Asunto(s)
Albuminuria/epidemiología , Diabetes Mellitus Tipo 2/epidemiología , Nefropatías Diabéticas/epidemiología , Insuficiencia Renal Crónica/epidemiología , Factores de Edad , Anciano , Albuminuria/diagnóstico , Albuminuria/tratamiento farmacológico , Albuminuria/fisiopatología , Antagonistas de Receptores de Angiotensina/uso terapéutico , Inhibidores de la Enzima Convertidora de Angiotensina/uso terapéutico , Austria/epidemiología , Comorbilidad , Bases de Datos Factuales , Diabetes Mellitus Tipo 2/diagnóstico , Diabetes Mellitus Tipo 2/tratamiento farmacológico , Nefropatías Diabéticas/diagnóstico , Nefropatías Diabéticas/tratamiento farmacológico , Nefropatías Diabéticas/fisiopatología , Diuréticos/uso terapéutico , Femenino , Alemania/epidemiología , Tasa de Filtración Glomerular , Humanos , Hipoglucemiantes/uso terapéutico , Riñón/fisiopatología , Luxemburgo/epidemiología , Masculino , Persona de Mediana Edad , Prevalencia , Sistema de Registros , Insuficiencia Renal Crónica/diagnóstico , Insuficiencia Renal Crónica/tratamiento farmacológico , Insuficiencia Renal Crónica/fisiopatología , Medición de Riesgo , Factores de Riesgo , Factores Sexuales
12.
BMC Med Res Methodol ; 19(1): 27, 2019 02 04.
Artículo en Inglés | MEDLINE | ID: mdl-30717671

RESUMEN

BACKGROUND: It is challenging to manage data collection as planned and creation of opportunities to adapt during the course of enrolment may be needed. This paper aims to summarize the different sampling strategies adopted in the second wave of Observation of Cardiovascular Risk Factors (ORISCAV-LUX, 2016-17), with a focus on population coverage and sample representativeness. METHODS: Data from the first nationwide cross-sectional, population-based ORISCAV-LUX survey, 2007-08 and from the newly complementary sample recruited via different pathways, nine years later were analysed. First, we compare the socio-demographic characteristics and health profiles between baseline participants and non-participants to the second wave. Then, we describe the distribution of subjects across different strategy-specific samples and performed a comparison of the overall ORISCAV-LUX2 sample to the national population according to stratification criteria. RESULTS: For the baseline sample (1209 subjects), the participants (660) were younger than the non-participants (549), with a significant difference in average ages (44 vs 45.8 years; P = 0.019). There was a significant difference in terms of education level (P < 0.0001), 218 (33%) participants having university qualification vs. 95 (18%) non-participants. The participants seemed having better health perception (p < 0.0001); 455 (70.3%) self-reported good or very good health perception compared to 312 (58.2%) non-participants. The prevalence of obesity (P < 0.0001), hypertension (P < 0.0001), diabetes (P = 0.007), and mean values of related biomarkers were significantly higher among the non-participants. The overall sample (1558 participants) was mainly composed of randomly selected subjects, including 660 from the baseline sample and 455 from other health examination survey sample and 269 from civil registry sample (constituting in total 88.8%), against only 174 volunteers (11.2%), with significantly different characteristics and health status. The ORISCAV-LUX2 sample was representative of national population for geographical district, but not for sex and age; the younger (25-34 years) and older (65-79 years) being underrepresented, whereas middle-aged adults being over-represented, with significant sex-specific difference (p < 0.0001). CONCLUSION: This study represents a careful first-stage analysis of the ORISCAV-LUX2 sample, based on available information on participants and non-participants. The ORISCAV-LUX datasets represents a relevant tool for epidemiological research and a basis for health monitoring and evidence-based prevention of cardiometabolic risk in Luxembourg.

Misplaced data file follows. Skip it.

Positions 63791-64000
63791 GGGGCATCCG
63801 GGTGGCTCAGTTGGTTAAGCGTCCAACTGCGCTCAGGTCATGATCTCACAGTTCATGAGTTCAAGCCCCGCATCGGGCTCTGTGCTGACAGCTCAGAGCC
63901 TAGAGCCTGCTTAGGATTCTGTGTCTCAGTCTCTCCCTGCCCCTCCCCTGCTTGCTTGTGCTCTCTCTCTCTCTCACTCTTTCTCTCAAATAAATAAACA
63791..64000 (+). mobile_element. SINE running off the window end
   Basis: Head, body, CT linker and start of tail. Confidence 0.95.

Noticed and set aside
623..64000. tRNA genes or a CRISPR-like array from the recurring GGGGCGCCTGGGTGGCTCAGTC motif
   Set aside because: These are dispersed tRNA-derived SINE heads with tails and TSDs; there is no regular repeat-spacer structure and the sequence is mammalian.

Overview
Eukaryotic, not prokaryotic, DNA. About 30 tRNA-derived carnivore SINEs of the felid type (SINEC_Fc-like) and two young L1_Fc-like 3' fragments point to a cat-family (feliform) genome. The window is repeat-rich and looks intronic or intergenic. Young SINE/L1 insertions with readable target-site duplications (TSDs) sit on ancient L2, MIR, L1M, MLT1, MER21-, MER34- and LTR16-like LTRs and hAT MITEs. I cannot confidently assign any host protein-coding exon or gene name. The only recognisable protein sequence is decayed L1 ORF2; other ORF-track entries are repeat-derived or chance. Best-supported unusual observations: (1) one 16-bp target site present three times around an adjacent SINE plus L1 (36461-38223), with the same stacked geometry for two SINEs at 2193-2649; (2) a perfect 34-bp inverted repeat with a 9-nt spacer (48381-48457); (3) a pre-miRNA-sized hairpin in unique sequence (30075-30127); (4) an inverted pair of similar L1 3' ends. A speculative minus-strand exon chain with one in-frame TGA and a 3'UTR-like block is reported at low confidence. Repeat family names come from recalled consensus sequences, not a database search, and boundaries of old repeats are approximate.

Asunto(s)
Enfermedades Cardiovasculares/epidemiología , Encuestas Epidemiológicas/estadística & datos numéricos , Participación del Paciente/estadística & datos numéricos , Selección de Paciente , Adulto , Enfermedades Cardiovasculares/diagnóstico , Estudios Transversales , Femenino , Humanos , Luxemburgo/epidemiología , Masculino , Persona de Mediana Edad , Prevalencia , Factores de Riesgo
13.
BMJ Open ; 9(1): e022345, 2019 01 17.
Artículo en Inglés | MEDLINE | ID: mdl-30782678

RESUMEN